Wimbledon: Viktor Troicki dispatches qualifier Tristan Lamasine in straight sets
Viktor Troicki of Serbia plays a backhand in his Gentlemen's Singles Fourth Round match against Vasek Pospisil of Canada during day seven of the Wimbledon Lawn Tennis Championships at the All England Lawn Tennis and Croquet Club on July 6, 2015 in Lo

Viktor Troicki of Serbia, the 25th seed in London, played his first round match of the 2016 Wimbledon Championship on Court 7 on Tuesday morning. His opponent was Frenchman Tristan Lamasine, the qualifier ranked 204 in the world. The match was very one-sided, especially in the last two sets and the difference in rankings, of almost 200 places, was visible. The Serb was just too strong for the 23-year-old Frenchman and he beat him 6-4, 6-2, 6-2. In the second round, Troicki will face Spaniard Albert Ramos-Vinolas who beat Canadian Vasek Pospisil 6-4, 3-6, 6-3, 6-4.

Troicki Wins the First Set Despite a Good Effort from Lamasine

The first four games were all won by the server, but while Lamasine struggled to hold his service games and was even forced to save a break point in the third game, the 30-year-old Troicki only dropped one point in his two service games. The pressure finally got to the Frenchman in the fifth game and he was broken by the Serb.

The 25th seed kept serving well and didn't give Lamasine much hope of breaking back. All the qualifier could do was putting in the effort to win his service games and hope Troicki would finally mess up on serve. However, the experienced Serb didn't comply and didn't even allow the Frenchman a sniff of a break point. Troicki took the first set 6-4 in only 32 minutes and looked to be in complete control of the match. 

Troicki Sails in the Second Set

Troicki started the second set in the best possible way, breaking the French qualifier in the first game and consolidating the break by holding to love. Lamasine stopped the run of games against him and held in the next game to reduce the deficit to 2-1. Troicki kept coming to the net to finish points, especially in his service games and it paid off more often than not.

The Frenchman struggled to get his first serves in and couldn't win enough points behind his second serve, and the Serb went 4-1 up. In the sixth game, Troicki gifted Lamasine with two break point chances but he failed to convert one and the Serb managed to hold. At that point, the set was basically over and all Lamasine could do was forcing Troicki to serve out for the second, which he did. Troicki won the second set 6-2 in only 31 minutes. 

Troicki Completes the Job in the Third Set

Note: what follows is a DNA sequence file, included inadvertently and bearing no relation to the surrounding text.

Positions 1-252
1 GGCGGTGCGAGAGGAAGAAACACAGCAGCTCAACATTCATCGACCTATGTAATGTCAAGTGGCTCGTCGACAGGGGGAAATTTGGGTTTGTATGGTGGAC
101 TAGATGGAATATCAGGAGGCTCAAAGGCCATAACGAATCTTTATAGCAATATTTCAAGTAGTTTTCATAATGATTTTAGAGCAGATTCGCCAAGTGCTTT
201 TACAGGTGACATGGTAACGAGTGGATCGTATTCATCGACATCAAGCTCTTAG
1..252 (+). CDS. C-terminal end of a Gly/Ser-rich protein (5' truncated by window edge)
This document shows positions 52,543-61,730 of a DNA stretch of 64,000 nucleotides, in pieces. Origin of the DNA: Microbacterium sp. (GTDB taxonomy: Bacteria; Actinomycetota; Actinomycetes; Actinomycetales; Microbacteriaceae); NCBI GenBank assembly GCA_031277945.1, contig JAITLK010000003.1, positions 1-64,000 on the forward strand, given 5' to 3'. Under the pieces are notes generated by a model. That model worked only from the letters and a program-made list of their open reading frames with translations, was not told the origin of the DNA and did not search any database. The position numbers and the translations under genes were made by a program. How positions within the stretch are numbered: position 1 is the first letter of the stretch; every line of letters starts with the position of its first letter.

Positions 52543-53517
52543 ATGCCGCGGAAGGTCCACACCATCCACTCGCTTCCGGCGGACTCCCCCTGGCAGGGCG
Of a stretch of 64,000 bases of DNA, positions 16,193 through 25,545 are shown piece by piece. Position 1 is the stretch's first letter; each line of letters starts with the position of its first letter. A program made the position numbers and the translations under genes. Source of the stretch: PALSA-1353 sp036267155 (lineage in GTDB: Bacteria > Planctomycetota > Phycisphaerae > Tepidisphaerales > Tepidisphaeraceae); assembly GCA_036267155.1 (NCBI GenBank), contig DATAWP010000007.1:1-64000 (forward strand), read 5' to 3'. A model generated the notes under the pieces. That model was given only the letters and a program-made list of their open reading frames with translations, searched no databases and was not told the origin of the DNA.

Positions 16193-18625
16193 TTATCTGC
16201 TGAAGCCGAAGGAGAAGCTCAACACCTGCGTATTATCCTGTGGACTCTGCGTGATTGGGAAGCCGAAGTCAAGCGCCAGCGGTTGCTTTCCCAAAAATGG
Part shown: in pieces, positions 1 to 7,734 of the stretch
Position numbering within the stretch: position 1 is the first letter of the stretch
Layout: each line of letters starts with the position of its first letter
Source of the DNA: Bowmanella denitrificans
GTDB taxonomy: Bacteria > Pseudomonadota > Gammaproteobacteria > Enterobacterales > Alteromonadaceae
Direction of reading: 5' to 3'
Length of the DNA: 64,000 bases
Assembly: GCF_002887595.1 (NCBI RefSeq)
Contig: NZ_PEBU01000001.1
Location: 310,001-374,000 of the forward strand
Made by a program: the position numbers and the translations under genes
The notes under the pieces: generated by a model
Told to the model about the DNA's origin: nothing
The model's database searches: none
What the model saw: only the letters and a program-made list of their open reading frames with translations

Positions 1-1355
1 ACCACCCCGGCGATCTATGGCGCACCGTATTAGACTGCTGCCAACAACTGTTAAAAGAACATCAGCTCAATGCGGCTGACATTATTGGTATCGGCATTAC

In the first game of the third set, Troicki got two break point opportunities at 15-40 but Lamasine, who hadn't yet given up, saved both by aggressive approaches to the net and he managed to hold. The 25th seed held his first service game as well and the scoreboard showed 1-1. The Frenchman held in the third game as well and put a bit of pressure on the Serb. At that point, Troicki was eager to finish the job and he switched gears to win the next five games and take the set 6-2 in 31 minutes, the exact time it took him to claim the second set. The Serb is into the second round with a 6-4 6-2 6-2 win in 94 minutes.  

 Troicki was just too strong for the Frenhcman qualifier Lamasine and he is through to the second round where he'll face Albert Ramos-Vinolas o of Spain  (Photo by Julian Finney/Getty Images)
Troicki was just too strong for the Frenchman qualifier Lamasine and he is through to the second round where he'll face Albert Ramos-Vinolas o of Spain. (Photo by Julian Finney/Getty Images)

A Look at the Final Match Statistics

The Serb served a lot better in the match and that was the key factor in his straight-sets win. While the first-serves-in percents are similar, 67 for Troicki to 64 for Lamasine, the numbers behind the first and second serve are overwhelmingly in favor of the 25th seed; Troicki won 88 percent behind his first serve and 54 percent behind his second serve while his opponent was able to win only 60 percent of his first-serve points and 27 percent of his second-serve points.

The 30-year-old Serb was also impressive at the net, coming to the net 36 times and winning the point on 29 occasions (81 percent) while the Frenchman qualifier only managed to win 12 of 22 points at the net (55 percent). Finally, the Serb created 14 break-point opportunities for himself and converted five of them while the Frenchman only got two chances to break and failed to take either of them.